Table 1
The brief then set forth the details of this correspondence for each of these embodiments as disclosed in the P1 specification (following the same template for this argument regarding the P1 disclosure that CVC had used in similar Motions in other Interferences, for both written description and enablement )[i]n light of general knowledge in the art and the POSA’s high degree of skill, P1 conveys possession of at least one embodiment within the scope of PC2 and all the detail needed to practice it.”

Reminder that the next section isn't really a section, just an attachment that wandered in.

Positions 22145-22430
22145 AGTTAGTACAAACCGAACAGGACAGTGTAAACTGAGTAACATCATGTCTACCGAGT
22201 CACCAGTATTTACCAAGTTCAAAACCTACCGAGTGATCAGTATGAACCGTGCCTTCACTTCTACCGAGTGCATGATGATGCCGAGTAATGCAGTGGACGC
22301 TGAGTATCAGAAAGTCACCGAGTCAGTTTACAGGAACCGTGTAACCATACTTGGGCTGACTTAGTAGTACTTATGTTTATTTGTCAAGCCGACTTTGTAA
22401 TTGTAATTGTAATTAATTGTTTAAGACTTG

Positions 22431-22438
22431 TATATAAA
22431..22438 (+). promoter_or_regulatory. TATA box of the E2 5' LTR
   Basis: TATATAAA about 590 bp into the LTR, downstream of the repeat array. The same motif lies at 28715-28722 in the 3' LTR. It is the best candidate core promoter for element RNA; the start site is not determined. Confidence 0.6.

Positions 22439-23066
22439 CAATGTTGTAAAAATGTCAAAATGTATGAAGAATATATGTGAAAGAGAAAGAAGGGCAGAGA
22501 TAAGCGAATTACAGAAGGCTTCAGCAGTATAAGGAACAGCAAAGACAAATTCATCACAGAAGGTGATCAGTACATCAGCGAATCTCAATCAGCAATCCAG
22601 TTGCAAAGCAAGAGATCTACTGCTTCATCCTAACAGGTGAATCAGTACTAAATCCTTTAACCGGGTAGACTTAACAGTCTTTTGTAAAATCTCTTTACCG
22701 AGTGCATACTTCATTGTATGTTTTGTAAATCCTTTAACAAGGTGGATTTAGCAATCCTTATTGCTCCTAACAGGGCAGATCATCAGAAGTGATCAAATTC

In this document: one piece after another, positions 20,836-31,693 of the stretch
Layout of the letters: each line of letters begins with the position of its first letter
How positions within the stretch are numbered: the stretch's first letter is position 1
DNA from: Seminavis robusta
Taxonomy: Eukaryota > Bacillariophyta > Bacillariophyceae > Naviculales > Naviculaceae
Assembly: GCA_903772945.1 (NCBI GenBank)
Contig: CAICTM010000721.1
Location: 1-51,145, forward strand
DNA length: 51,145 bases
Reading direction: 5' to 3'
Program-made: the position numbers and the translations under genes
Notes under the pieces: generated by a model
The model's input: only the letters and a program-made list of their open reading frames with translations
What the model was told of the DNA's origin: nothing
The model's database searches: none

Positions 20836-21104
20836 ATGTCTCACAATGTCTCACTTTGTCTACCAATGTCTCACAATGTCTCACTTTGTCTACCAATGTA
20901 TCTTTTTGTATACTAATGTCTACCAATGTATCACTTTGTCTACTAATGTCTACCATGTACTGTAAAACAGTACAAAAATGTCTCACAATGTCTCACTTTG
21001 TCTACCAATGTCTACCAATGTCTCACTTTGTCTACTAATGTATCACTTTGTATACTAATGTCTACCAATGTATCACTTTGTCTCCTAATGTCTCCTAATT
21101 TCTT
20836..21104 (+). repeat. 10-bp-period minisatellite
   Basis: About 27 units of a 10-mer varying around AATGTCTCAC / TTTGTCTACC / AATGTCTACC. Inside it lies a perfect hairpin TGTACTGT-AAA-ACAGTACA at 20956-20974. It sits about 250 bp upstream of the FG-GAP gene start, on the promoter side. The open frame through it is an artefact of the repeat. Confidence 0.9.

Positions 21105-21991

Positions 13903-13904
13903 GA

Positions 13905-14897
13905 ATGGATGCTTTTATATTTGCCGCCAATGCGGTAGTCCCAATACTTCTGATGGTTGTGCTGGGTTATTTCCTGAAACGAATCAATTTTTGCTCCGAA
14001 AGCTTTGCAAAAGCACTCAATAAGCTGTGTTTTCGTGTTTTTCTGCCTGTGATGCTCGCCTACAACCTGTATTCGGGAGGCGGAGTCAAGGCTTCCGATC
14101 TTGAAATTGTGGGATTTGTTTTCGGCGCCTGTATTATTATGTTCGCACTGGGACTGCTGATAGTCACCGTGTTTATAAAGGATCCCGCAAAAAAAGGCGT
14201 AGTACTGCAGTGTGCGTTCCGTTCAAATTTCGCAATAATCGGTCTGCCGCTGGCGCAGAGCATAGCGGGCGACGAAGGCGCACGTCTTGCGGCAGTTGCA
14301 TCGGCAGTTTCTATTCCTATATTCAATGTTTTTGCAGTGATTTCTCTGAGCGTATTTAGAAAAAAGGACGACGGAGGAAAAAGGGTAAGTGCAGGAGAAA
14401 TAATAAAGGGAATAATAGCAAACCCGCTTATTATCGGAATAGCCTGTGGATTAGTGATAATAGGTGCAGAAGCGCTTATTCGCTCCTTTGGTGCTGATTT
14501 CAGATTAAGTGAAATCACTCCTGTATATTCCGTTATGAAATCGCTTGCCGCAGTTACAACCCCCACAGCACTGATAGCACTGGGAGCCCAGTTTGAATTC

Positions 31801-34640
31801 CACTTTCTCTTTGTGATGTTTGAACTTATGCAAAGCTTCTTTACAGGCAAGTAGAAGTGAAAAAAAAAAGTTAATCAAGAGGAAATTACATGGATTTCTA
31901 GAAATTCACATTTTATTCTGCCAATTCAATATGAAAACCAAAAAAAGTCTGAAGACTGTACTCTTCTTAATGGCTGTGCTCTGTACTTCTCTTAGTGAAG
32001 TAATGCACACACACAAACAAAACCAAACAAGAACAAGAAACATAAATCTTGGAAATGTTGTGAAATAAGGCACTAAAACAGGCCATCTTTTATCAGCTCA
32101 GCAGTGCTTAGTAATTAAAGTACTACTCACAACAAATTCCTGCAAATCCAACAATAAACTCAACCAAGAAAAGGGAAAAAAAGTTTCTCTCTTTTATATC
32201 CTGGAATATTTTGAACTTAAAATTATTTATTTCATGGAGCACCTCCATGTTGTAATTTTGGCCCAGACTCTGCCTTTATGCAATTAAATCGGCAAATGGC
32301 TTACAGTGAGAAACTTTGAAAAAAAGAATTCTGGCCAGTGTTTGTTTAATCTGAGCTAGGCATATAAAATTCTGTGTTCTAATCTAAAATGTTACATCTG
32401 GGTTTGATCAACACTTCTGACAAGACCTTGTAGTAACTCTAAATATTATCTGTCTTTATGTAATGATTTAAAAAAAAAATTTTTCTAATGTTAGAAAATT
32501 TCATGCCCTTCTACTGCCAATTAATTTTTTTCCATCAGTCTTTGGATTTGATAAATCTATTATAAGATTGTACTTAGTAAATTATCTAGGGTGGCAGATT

In its Opposition, Sigma-Aldrich followed a pattern of argument used in its Opposition to CVC’s Motion No. 1 for priority benefit for these three provisional applications regarding the Count as declared in the ‘132 Interference. (In a footnote the brief asserted that Sigma-Aldrich is not opposing CVC’s request for priority benefit for US Application Nos. 13/842,859; 14/685,504; or 15/138,604, all of which have later filing dates than CVC’s P3 application.) Initially however, Sigma-Aldrich argued that Responsive Motion No. 1 is redundant over CVC Preliminary Motion No. 1 1. On the merits, CVC failed to adequately describe or enable in these applications the invention described in the Substitute Count, according to Sigma-Aldrich, for the reasons set forth in its Opposition to CVC’s Motion No. 1 (supported by expert). Sigma-Aldrich pointed out that both CVC Claim 164 and Sigma-Aldrich Claim 31 (comprising together their proposed Substitute Count) affirmatively recite a limitation repair of a CRISPR-induced double strand break by a “homology-directed repair mechanism/process.” But none of the P1, P2, or P3 applications describe or enable an embodiment within the scope of Sigma-Aldrich’s Proposed Substitute Count 2 according to the Opposition brief.